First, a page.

According to The Guardian, Brazil (and a bunch of other countries) will play this summer’s World Cup in shirts made from 100% recycled material. It may be a bandwagon, but I can’t help feeling that the more huge, trendsetting companies like Nike jump on this bandwagon, the better.
More stuff like this, please:
It’s not new, but I’ve only just come across this brilliant eco-street art intervention from São Paulo-based Imargem. Just like 6emeia and Alexandre Orion, the organization (whose name plays on the Portuguese words for ‘image’ and ‘margin’) have made the kind of street art that even the hardest of heart would struggle to call vandalism. I especially love the recycling element here.
Deck Painting IV
Deck Painting I
Brazilian born, London-based artist Alexandre da Cunha has created a new sculpture installation for the Camden Arts Centre.
Da Cunha, who is an artist in residence at the centre’s studio, creates large-scale sculptures re-using everyday objects and surplus fabrics. Judging by this article from frieze.com, it should be an interesting, provocative, show.
The exhibition runs from July 10th to September 13th, and admission is free.
Can I Live
Jua Kali is a Swahili expression for the art of crafting objects of value from the leftovers of everyday life. Literally it means ‘hot sun’, which is where the people who turn one man’s trash into another man’s treasure do most of their work.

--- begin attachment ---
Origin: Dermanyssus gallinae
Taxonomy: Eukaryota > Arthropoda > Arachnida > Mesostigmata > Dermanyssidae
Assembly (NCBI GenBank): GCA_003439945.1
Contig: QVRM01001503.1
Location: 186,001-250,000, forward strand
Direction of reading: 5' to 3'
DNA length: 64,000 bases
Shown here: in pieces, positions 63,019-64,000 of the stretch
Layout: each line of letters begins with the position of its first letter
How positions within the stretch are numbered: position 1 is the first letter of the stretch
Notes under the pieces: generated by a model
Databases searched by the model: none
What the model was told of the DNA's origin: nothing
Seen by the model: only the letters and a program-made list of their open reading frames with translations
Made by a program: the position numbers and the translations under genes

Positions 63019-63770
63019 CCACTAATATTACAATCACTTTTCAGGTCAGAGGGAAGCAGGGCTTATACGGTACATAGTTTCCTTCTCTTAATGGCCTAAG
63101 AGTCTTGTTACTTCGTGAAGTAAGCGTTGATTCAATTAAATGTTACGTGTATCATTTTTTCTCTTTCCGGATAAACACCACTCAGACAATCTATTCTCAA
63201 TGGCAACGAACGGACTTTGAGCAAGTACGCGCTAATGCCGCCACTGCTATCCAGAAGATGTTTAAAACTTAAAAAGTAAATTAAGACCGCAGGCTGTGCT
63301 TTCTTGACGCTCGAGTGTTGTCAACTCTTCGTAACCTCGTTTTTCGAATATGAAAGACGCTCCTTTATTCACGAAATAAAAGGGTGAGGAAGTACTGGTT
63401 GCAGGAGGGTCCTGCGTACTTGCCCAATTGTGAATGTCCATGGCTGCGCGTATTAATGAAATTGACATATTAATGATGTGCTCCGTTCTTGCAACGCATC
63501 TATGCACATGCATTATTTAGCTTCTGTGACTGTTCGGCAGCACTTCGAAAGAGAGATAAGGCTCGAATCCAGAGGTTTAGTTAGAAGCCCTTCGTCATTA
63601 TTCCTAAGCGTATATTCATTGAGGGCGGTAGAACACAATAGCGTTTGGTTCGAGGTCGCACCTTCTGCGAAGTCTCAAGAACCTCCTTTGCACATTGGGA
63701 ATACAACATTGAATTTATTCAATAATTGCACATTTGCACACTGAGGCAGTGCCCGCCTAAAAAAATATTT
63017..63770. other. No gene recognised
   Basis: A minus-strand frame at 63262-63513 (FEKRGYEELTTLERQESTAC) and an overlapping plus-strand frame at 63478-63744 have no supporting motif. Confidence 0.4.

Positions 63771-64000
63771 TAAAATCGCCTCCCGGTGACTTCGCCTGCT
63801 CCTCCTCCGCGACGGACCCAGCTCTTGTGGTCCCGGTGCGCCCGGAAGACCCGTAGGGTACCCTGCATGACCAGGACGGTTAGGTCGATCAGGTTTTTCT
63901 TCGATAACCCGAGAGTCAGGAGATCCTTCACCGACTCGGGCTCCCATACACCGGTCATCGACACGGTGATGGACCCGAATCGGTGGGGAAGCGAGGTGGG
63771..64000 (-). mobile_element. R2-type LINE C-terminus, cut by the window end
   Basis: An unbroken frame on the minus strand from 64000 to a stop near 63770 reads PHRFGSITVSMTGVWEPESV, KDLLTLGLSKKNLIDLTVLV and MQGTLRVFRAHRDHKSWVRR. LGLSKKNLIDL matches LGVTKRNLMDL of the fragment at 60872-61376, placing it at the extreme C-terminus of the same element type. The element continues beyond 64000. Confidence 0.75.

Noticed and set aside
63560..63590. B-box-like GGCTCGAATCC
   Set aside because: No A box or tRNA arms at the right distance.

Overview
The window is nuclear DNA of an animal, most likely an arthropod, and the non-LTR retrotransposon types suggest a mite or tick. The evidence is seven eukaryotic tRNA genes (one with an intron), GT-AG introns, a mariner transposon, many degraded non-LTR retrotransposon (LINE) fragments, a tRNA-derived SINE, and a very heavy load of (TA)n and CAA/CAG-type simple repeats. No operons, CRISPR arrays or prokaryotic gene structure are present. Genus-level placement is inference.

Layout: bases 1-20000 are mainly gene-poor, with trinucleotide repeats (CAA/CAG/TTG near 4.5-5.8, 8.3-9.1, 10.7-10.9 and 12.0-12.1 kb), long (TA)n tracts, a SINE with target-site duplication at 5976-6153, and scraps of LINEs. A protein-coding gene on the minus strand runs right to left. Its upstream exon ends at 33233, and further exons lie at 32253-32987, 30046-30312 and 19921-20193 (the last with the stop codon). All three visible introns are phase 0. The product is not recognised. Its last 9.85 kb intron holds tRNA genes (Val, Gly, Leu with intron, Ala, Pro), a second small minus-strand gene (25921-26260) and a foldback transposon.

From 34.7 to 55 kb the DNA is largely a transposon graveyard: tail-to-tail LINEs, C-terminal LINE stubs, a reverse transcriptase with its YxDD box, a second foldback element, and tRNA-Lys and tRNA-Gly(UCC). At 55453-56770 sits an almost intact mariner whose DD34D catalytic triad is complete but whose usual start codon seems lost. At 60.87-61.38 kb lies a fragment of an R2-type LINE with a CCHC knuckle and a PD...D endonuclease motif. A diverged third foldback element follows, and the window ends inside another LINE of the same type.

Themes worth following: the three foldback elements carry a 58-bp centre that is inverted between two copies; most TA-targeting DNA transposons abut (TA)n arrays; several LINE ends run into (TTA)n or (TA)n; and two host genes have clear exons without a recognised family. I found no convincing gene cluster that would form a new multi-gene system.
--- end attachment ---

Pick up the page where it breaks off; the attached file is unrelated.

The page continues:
Jua Kali is common in Brazil, too, where it’s just plain old recyclagem artesanal. And now it looks like the rest of the world is starting to catch on. Carioca design-junkie Rosana Fe has picked out a few of the finer examples of what some people are calling ‘creacycling’ here.
There’s some nice, referrential ideas like the lampshade made from burnt-out lightbulbs, and a waste paper basket made from waste paper. But I like the simple ideas best, like this easy ‘re-purposing’ of a couple of old plastic film canisters:
I’ve always found it pretty hard to get excited about recycling – especially since serious questions have started to be asked about where it all ends up – but this seems like a nice 2.0 twist.
So is Jua Kali the future of design?